● When President Roosevelt promised civil-rights laws, segregationist senators continued to support him. But when President Truman promised the same thing, they left the Democratic Party. When asked why, one replied, “Truman really means it.” They saw that Truman was a member of the Reliable Persons Union.
● If I am president, I know that I represent my country, not my party or my own agenda. I do not begin my presidency by going to other countries and apologizing for my country’s supposed misdeeds. I want to encourage our friends and discourage our enemies – not vice versa. This is true whether my name is Obama or O’Bannon.
● If I am a U.S. senator, I do not go on Al Jazeera and agree that America is the “world’s bully.” I do not blame the “Jewish lobby” for intimidating Congress into doing “dumb” things, and then be unable to name one “dumb” thing. I am constantly aware of the responsibilities of my office. This is true whether my name is Hegel or Bagel.
● Where money is concerned, we all accept the concept of a bank account. If I make large deposits, I can write large checks. Yet when it comes to personal honor and credibility, we often use an opposite approach. If a man is seen as a womanizer who says one thing and does another, we tend to say, “Oh, that’s just Bill Clinton,” and fob off his misdeeds as amusing foibles. If a man is seen as of limited intelligence but unlimited verbosity, we tend to say, “There goes old Chuck Hegel again,” or “That’s just Slow Joe Biden being himself,” and laugh off unacceptable remarks as mere blather.
But if a man has led an exemplary life, he is granted Union membership. Now expectations are higher, while each imperfection is seen as a major failing. Rather than having built up a large account by his service, he is seen as having obligated himself to a higher standard. In effect, his large deposits reduced his bank balance.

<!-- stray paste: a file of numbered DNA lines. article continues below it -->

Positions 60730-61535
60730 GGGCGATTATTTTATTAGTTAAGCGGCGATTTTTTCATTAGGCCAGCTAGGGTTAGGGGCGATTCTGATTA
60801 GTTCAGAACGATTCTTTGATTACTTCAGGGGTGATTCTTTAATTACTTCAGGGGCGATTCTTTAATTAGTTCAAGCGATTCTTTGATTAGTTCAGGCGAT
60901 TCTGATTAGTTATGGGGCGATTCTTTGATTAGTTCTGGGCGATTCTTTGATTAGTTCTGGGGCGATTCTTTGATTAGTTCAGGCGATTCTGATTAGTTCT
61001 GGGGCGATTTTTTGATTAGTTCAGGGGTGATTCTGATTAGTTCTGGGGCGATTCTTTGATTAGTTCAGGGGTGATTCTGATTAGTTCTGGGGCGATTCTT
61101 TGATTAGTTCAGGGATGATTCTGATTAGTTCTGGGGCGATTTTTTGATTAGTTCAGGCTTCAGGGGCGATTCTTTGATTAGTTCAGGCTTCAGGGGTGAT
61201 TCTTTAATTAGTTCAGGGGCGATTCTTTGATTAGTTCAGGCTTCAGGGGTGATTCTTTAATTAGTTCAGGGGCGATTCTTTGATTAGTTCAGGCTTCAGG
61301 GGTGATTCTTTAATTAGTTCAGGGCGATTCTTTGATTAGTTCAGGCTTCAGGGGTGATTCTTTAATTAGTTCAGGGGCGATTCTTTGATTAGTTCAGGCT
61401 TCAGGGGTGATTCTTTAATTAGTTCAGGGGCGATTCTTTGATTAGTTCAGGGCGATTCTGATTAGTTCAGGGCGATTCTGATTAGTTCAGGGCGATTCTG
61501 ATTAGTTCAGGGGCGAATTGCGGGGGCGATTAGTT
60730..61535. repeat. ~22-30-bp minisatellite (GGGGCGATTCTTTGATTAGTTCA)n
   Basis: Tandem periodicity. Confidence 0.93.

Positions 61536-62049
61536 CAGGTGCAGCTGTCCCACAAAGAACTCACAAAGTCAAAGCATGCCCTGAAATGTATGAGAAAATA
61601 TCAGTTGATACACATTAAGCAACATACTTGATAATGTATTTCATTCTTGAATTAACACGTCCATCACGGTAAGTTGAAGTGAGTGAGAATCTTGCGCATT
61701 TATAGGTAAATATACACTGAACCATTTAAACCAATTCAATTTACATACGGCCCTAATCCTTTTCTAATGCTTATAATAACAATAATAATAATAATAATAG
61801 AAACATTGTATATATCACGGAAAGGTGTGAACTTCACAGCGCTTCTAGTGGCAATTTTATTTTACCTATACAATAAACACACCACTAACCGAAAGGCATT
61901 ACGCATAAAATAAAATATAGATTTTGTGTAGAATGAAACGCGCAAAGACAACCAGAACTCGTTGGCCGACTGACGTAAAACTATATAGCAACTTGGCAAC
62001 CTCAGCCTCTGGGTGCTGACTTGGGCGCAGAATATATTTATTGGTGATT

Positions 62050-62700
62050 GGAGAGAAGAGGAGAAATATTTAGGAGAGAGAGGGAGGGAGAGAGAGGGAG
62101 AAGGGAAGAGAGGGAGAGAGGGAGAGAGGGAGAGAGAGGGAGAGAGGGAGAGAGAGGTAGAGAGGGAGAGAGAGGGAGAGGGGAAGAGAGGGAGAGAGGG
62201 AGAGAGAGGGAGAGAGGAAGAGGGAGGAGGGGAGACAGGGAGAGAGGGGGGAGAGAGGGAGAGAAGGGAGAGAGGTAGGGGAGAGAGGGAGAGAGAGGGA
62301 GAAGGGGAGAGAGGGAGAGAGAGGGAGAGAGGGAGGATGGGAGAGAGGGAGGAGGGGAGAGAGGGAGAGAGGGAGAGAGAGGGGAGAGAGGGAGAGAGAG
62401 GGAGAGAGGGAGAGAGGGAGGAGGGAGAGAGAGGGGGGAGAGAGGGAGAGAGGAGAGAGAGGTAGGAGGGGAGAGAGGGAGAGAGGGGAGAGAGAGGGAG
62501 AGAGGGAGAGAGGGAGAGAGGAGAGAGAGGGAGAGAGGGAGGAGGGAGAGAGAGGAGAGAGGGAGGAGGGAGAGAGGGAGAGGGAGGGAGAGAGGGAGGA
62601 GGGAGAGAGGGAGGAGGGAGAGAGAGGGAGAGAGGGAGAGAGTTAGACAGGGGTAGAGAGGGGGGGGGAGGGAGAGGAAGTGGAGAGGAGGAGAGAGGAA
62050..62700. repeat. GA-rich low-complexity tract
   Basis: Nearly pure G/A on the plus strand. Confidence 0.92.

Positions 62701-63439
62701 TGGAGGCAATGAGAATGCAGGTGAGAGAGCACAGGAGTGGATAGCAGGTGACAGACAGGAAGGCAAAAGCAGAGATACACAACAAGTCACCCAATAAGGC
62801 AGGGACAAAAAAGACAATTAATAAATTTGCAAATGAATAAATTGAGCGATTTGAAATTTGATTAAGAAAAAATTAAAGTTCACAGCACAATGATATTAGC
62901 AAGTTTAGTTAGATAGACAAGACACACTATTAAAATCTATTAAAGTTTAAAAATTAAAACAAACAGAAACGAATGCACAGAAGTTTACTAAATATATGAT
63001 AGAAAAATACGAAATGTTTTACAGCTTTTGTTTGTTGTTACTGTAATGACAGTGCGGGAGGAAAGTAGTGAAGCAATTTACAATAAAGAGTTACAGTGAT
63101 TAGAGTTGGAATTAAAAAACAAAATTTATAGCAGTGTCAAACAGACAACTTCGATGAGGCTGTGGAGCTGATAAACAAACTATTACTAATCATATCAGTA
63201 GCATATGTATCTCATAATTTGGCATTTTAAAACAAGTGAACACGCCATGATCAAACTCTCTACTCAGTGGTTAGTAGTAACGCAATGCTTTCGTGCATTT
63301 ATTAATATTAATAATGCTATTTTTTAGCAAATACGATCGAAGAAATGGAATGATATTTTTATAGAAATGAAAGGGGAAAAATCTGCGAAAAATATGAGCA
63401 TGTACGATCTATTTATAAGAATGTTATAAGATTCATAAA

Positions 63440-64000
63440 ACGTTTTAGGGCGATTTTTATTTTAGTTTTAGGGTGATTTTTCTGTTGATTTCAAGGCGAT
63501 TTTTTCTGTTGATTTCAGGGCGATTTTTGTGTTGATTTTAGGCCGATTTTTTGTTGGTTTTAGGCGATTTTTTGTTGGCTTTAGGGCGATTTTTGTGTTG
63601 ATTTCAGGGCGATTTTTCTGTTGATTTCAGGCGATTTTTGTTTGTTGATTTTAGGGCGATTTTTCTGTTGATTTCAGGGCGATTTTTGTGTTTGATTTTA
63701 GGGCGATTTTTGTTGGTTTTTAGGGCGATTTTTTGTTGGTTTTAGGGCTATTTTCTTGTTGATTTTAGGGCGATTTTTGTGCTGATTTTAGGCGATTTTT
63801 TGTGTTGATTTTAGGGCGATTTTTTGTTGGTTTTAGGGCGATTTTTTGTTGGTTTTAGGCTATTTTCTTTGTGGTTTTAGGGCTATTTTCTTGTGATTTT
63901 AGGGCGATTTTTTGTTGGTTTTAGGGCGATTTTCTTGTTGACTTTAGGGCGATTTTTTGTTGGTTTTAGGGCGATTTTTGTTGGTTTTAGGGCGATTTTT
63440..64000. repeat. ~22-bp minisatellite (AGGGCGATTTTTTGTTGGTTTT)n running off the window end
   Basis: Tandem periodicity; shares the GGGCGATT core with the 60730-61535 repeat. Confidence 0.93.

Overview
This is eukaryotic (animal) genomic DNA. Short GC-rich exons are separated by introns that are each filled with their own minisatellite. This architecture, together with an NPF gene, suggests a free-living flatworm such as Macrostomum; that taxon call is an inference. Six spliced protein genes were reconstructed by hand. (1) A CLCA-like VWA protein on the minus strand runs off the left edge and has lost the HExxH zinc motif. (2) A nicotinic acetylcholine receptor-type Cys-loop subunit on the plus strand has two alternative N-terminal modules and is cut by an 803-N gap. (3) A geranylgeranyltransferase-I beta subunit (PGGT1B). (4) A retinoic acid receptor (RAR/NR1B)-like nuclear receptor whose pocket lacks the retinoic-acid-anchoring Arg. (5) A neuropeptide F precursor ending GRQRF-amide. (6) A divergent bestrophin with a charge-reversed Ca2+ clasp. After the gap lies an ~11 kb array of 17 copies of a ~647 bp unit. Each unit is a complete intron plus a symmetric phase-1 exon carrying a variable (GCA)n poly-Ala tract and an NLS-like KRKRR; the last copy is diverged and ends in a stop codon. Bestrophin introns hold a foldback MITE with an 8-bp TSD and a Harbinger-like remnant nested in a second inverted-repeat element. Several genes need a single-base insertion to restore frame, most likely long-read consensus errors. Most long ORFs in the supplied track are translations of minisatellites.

To a degree this is understandable. We have a right to expect a high standard of behavior from the clergy. And if this trust is betrayed, we have a right to be angry. But if this mode of thinking is carried too far, it becomes destructive. Why should anyone sacrifice for his country, if the result is that even more sacrifice is demanded? And why should anyone be scrupulous in telling the truth, if the result is that an even stricter standard is applied to what he says in the future?
We hope that employees will expose corporate misdeeds, that doctors will protest when bureaucrats skimp on care, and – at the very least – that drivers will carry valid identification. After all, that identification is used to get onto airliners. But hope is not a policy. When we remove the rewards for taking responsibility, and we remove the punishments for shirking it, do we stop to consider what kind of nation will result?
As older members of the Reliable Persons Union die off, what will happen if fewer young members join? How long will it be before the Union ceases to function? If everyone is out ripping off his neighbor, who will mind the store?
But don’t despair. Young members are still joining the Union daily. If you doubt this, look at our armed forces, our police, and our fire and emergency medical services. The Reliable Persons Union may be unfashionable and politically incorrect among the media and liberal “elites,” but it is still going strong in some segments of society – the ones we depend on for our survival. For that we can be truly grateful.

R.I.P. former SEAL Chief Chris Kyle. You gained fame as our top sniper and lost your life trying to help a fellow veteran. You left us far too soon, but you surely are a member of the Reliable Persons Union.